Plans to crack down on backstreet breeders have been described as a “step in the right direction” by the BVA president.

Tougher laws around selling pets and dog breeding will come into force in 2018.
Tougher laws around selling pets and dog breeding will come into force in 2018.

The plans to toughen up laws around selling pets and breeding dogs, announced on 2 February, will come into force in 2018. They will make it illegal to sell puppies younger than eight weeks and require anyone breeding and selling three or more litters a year to apply for a formal licence.

Irresponsible breeders who don’t stick to these rules face an unlimited fine and/or up to six months in prison, says Defra.

Backstreet breeders

The new rules mean smaller establishments – sometimes known as “backstreet breeders” – as well as larger commercial breeders, must meet strict welfare criteria to get a licence.

Anyone trading commercially in pets online will also need to be properly licensed to help make reputable sellers easily accessible to prospective buyers, the department said.

The plans also cover how pet shops, boarding houses and riding stables are licensed, with the introduction of a single “animal activities licence” to improve the process and make enforcement easier.


BVA president Gudrun Ravetz said the legislation was a step in the right direction for animal welfare and addressed an issue members had been “extremely concerned about” in light of an increasing number of poorly bred puppies presenting in practice.

She said: “We particularly welcome the move to make the sale of a puppy under eight weeks illegal, the reduction in the number of litters bred requiring a formal breeder’s licence and the moves towards a single animal activities licence.

“In the future, we would also like to see anyone breeding from a dog should be required to register with their local authority.

“We hope the new legislation will encourage owners to stop and think about where they’re getting their puppies from to tackle irresponsible breeding both at home and abroad.”

Huge issue

Battersea Dogs and Cats Home chief executive Claire Horton said the charity knows “only too well” backstreet and commercial puppy breeding affects thousands of owners and pets annually.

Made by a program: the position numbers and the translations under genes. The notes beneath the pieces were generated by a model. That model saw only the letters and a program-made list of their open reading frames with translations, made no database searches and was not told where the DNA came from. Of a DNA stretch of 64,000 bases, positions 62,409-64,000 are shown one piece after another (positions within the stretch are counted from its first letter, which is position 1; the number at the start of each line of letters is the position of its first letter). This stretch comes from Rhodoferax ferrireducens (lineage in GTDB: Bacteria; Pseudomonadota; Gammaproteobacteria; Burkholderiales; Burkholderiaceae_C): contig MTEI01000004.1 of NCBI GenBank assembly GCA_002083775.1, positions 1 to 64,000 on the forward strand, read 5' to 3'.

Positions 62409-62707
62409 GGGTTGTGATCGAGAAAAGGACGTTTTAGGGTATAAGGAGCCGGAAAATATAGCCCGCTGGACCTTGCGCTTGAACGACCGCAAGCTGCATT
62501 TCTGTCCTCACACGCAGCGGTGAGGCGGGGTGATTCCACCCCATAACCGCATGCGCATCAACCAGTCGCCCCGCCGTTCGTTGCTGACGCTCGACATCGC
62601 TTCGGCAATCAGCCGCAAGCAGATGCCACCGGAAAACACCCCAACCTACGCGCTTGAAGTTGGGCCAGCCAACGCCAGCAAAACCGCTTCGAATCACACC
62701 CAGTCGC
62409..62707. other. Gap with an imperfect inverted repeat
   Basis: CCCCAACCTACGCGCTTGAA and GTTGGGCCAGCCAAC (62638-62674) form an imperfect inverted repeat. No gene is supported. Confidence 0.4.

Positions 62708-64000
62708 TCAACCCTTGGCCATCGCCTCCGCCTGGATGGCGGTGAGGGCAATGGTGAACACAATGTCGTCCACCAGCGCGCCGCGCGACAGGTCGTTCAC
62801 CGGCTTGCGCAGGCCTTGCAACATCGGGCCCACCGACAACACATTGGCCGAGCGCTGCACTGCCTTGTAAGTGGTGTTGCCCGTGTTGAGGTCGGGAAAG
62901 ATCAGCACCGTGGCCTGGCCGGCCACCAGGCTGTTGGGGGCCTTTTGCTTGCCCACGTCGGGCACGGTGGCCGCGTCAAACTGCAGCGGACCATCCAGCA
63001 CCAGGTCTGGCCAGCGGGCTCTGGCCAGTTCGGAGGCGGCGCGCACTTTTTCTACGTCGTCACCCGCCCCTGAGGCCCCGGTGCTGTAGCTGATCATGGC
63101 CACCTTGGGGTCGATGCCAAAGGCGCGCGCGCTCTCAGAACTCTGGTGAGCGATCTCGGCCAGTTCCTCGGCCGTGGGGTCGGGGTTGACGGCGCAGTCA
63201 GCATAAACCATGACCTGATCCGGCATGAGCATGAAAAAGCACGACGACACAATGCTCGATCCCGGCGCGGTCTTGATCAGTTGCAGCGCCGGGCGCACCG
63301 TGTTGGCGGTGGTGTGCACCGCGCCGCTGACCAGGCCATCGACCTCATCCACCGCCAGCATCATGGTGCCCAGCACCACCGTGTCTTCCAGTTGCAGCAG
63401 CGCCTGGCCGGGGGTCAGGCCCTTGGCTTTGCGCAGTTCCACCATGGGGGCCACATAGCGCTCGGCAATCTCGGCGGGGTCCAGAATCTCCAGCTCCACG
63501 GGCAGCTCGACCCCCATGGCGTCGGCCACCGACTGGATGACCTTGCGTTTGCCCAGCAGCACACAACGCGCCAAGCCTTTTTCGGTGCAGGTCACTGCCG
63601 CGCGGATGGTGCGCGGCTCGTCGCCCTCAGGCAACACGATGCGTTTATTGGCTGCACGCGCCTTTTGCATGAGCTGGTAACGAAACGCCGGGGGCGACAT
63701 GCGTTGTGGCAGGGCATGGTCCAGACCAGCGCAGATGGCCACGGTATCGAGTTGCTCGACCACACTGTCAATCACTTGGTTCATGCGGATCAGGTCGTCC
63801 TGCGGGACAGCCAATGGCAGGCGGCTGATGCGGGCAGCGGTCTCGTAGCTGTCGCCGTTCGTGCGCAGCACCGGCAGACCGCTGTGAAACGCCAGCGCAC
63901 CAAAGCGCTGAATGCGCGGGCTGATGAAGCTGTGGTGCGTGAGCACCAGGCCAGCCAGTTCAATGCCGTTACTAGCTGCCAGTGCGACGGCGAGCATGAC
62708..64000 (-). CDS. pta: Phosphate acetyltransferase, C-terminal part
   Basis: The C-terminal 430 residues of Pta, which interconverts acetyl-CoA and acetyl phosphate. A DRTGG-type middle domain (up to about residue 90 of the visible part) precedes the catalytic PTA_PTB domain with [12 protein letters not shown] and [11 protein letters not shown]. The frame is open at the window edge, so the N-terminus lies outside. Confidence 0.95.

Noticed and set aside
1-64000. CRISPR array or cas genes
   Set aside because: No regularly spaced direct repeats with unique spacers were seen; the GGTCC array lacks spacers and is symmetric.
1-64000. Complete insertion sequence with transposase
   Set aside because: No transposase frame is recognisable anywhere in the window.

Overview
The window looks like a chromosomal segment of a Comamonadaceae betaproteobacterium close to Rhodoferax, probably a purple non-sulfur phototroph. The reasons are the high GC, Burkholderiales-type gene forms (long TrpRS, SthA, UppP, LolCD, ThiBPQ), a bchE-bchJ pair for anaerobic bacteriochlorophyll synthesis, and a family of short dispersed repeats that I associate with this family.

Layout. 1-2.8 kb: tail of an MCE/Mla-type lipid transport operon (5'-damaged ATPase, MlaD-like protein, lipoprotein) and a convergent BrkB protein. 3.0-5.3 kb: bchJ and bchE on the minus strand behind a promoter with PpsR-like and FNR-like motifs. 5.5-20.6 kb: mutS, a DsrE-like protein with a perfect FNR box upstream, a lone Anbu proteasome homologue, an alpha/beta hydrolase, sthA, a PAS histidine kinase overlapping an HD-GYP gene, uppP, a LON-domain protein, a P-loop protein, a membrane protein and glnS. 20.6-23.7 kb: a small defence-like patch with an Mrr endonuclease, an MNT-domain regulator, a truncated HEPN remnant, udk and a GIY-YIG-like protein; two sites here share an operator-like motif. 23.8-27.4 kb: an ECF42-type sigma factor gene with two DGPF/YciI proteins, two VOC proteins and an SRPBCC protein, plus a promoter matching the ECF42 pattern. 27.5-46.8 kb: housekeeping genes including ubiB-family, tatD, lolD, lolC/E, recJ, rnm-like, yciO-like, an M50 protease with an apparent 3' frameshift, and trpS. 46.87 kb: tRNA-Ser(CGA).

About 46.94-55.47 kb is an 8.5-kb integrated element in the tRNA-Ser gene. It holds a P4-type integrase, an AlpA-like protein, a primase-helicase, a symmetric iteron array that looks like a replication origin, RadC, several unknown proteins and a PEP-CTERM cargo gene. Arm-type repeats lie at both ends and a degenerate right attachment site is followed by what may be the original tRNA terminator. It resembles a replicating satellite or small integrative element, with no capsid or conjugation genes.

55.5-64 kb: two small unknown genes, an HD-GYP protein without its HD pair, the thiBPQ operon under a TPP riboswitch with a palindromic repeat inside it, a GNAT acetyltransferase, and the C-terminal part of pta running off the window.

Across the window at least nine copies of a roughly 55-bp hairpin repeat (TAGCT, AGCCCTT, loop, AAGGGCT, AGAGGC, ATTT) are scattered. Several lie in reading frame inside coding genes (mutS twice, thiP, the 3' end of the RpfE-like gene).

She said: “Toughening the dog breeding licensing rules and making it illegal to sell puppies younger than eight weeks is a welcome first step and we now look forward to working with the Government to see these plans be put into practice and progress further.”

View your activity >

Leave a Reply

Be the First to Comment!

Notify of


related content

Comic Relief has apologised for the use of a French bulldog called Albert on one of its T-shirts for 2017’s Red Nose Day.

5 mins

Karen Perry describes two new approaches to stabilising the luxated patella in dogs, as well as a new form of subsequent pain relief post-surgery.

20 mins

The RCVS has announced the winners of this year’s Queen’s Medal and Golden Jubilee Award – the highest honours the college can bestow on a veterinary surgeon and veterinary nurse.

4 mins

International Cat Care, the Rabbit Welfare Association and Fund and the RSPCA have come together to raise awareness that breeding cats and rabbits with exaggerated flat faces can cause health and welfare problems.

8 mins

A leading veterinary dermatologist has called for vets to prescribe narrow-spectrum antibiotics for first-line cases of otitis externa to help reduce levels of multiple-resistant, chronic infections.

5 mins

Mini tablets and artificial meat flavourings could be the key to the age-old problem of persuading cats to swallow medication.

4 mins